Peter Bronson, Tucson Citizen, January 2, 2008
A snapshot on his Web site shows Butler County Sheriff Richard Jones with his hands on his hips, standing between a creosote bush and a cholla cactus, with the rugged sepia-brown mountains of southern Arizona in the background.
He was a long way from home at his own expense to make a point: The border is closer than we think.
In Cochise County, south of Tucson, 300 people are caught crossing the border illegally every 24 hours, Jones learned during an October visit. But Border Patrol officers told him that more than 1,000 slip past every day. And some wind up in the Butler County Jail.
He cites a Quinnipiac poll showing that more than 80 percent of Ohio opposes driver’s licenses and welfare or health benefits for illegal immigrants. Two-thirds want a fence on the Mexican border. National polls are just as lopsided. The people “get it,” but the political and media elites don’t, Jones says.
They argue for amnesty, driver’s licenses, health care benefits and welfare for illegal immigrants, who they say only want a better life for their families.
At home in Butler County, he has seen cocaine, marijuana and crystal meth from Mexico increase. “A 100-pound bust of marijuana used to be a big thing. It’s not anymore.”
“When anybody comes into our jail, they are asked if they are a U.S. citizen, and they are asked for a Social Security number. If the answer is no to either one, that sets off a signal and we notify ICE.”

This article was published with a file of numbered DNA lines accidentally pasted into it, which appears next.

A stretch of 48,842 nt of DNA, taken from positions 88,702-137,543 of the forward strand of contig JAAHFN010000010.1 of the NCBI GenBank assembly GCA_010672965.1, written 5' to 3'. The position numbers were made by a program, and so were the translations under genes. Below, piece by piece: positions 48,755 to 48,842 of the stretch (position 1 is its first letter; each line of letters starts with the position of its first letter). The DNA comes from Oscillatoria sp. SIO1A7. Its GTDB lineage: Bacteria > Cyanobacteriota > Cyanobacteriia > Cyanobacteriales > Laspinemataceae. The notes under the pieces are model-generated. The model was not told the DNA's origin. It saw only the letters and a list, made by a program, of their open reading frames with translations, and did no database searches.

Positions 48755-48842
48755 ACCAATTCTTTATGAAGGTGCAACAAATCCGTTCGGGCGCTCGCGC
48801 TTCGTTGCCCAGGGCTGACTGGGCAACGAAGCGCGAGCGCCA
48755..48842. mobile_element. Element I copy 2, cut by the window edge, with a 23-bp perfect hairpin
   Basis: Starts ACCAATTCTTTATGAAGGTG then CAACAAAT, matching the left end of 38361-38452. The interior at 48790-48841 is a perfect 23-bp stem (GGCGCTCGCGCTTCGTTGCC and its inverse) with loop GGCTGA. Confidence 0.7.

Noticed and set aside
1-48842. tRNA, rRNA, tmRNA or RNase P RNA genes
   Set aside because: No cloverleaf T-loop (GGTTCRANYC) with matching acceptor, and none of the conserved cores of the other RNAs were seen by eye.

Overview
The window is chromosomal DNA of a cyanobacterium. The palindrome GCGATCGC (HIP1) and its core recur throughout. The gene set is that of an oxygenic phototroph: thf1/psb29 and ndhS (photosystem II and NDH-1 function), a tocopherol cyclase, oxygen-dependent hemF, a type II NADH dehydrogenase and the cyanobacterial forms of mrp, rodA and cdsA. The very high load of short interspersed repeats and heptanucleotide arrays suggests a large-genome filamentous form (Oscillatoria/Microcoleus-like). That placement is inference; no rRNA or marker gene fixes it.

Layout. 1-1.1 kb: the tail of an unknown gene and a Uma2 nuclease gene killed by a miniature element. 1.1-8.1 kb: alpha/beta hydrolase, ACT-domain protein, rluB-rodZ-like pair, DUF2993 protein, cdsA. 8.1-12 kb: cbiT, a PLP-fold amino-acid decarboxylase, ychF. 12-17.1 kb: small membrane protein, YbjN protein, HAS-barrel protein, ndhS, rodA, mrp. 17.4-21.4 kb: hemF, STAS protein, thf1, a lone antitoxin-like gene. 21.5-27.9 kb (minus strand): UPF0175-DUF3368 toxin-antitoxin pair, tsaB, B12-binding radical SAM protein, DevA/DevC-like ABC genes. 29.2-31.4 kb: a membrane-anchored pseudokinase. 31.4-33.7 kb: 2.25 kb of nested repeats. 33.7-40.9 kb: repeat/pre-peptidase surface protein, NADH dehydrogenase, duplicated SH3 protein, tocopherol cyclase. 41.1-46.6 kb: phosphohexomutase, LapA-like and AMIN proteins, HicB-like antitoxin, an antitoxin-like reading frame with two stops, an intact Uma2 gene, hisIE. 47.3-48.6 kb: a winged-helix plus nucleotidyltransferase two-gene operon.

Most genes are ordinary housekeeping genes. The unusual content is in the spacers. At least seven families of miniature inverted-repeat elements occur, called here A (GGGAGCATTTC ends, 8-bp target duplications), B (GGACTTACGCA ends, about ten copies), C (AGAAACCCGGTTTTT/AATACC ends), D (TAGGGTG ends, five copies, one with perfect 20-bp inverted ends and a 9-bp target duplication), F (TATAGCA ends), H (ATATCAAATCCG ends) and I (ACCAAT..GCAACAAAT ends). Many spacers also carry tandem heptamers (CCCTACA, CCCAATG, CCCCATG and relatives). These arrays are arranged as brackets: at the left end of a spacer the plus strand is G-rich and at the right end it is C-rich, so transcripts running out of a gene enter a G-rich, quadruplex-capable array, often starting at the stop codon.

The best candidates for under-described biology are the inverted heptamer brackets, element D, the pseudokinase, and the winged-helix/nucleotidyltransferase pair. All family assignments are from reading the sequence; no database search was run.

Six ICE agents working out of a Butler County Jail office cover southwest Ohio. And each month they deport 40 to 50 people. At jail costs of $55 per day for each prisoner, that adds up to a monthly bill of more than $80,000.
And that’s just a drop in the overflowing bucket, the sheriff says. “It’s a mess. It’s getting worse and now it’s starting to get more violent.”
Jones has put up billboards to protest the problem, fought with and billed the federal government, and gone on radio and TV nationwide to demand federal and state help.
“Somebody has to do something,” he says. “This isn’t Texas or Arizona, but it’s becoming that way. They’re now moving to the inner part of the country where the jobs are.”
He favors increasing legal immigration, but says illegal immigrants cause problems besides crime: reduced wages, exploited workers, public health problems and the economic drain of wages sent south of the border. A backlash against people here illegally causes unfair suspicion of all Hispanics.